Oops, its ILLEGAL (essentially, according to the amazon authorities) for YOU to sell that item. And PLENTY of other items. Basically lots and lots of newer items on amazon are ILLEGAL for YOU to sell, but LEGAL for certain monopoly-granted insiders to sell. And the same goes on at ebay. The cartel of ecommerce has recently absolutely clamped down on everyone. They attracted everyone to their systems making it seem free but it was all a trick to later control everyone. They direct almost all traffic to the big players. Where else can you sell an item? Essentially nowhere. Maybe your own website but I'm sure google prevents that too. Amazon still "allows" you to sell older windows versions (for now at least).. example: their royal highnesses "allow" us peons to sell visual studio 2003, but not the newer versions like 2008/2010/etc. You can probably sell windows 2000/xp/etc, but not 7/8/etc. Lots of electronics have similar restrictions.
So if anyone buys windows 8, I hope you know YOU CAN'T SELL IT. If you don't like the free market then buy it!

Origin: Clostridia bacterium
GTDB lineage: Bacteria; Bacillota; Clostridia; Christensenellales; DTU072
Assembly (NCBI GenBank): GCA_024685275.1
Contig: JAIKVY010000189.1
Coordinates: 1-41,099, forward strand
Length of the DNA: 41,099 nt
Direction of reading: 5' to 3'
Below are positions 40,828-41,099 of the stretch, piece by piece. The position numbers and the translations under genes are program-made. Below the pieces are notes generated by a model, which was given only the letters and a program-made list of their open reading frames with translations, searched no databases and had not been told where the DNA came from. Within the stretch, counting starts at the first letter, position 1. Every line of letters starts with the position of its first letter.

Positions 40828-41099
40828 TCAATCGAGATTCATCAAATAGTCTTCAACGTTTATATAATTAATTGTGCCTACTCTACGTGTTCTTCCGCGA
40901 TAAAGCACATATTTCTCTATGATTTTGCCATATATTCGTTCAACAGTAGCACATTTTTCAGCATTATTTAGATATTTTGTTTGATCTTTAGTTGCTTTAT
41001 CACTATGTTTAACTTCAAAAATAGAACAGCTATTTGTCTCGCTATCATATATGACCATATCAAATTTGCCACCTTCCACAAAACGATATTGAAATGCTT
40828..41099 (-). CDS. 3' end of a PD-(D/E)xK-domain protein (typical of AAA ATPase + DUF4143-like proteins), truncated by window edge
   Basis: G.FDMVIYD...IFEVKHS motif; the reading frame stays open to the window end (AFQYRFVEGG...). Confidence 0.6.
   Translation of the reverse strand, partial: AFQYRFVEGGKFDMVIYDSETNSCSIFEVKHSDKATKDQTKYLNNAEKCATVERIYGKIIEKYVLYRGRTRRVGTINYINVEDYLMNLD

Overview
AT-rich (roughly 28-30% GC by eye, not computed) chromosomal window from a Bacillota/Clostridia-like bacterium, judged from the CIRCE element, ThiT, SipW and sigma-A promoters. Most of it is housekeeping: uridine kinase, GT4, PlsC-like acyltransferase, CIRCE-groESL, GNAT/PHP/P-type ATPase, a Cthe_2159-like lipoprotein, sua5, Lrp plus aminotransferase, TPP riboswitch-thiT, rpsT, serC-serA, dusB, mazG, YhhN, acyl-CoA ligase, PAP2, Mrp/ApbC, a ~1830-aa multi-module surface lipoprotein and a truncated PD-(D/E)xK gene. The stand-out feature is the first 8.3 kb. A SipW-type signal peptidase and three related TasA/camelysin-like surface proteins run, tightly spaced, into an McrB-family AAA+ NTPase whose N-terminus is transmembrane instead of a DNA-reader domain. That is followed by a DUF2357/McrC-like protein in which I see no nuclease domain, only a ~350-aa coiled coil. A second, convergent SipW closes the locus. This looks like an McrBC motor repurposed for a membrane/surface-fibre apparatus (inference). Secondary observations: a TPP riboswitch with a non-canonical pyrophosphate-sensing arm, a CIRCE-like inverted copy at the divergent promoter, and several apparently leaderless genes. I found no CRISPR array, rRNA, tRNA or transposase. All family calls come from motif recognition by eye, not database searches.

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WinRT is a joke, you cannot even create a TCP socket for it. WinRT is basically for everyone to start switching to C# and use that instead (you can create TCP sockets in C#). I looked at the list of functions WinRT supports and it is highly pathetic.

gggmork said:

Stuff.


You cannot buy Windows, you can only get a license for it. I guess Microsoft no longer allows license transference so for a new system you need to buy a completely new one.

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GhostlyDeath said:

WinRT is a joke, you cannot even create a TCP socket for it. WinRT is basically for everyone to start switching to C# and use that instead (you can create TCP sockets in C#). I looked at the list of functions WinRT supports and it is highly pathetic.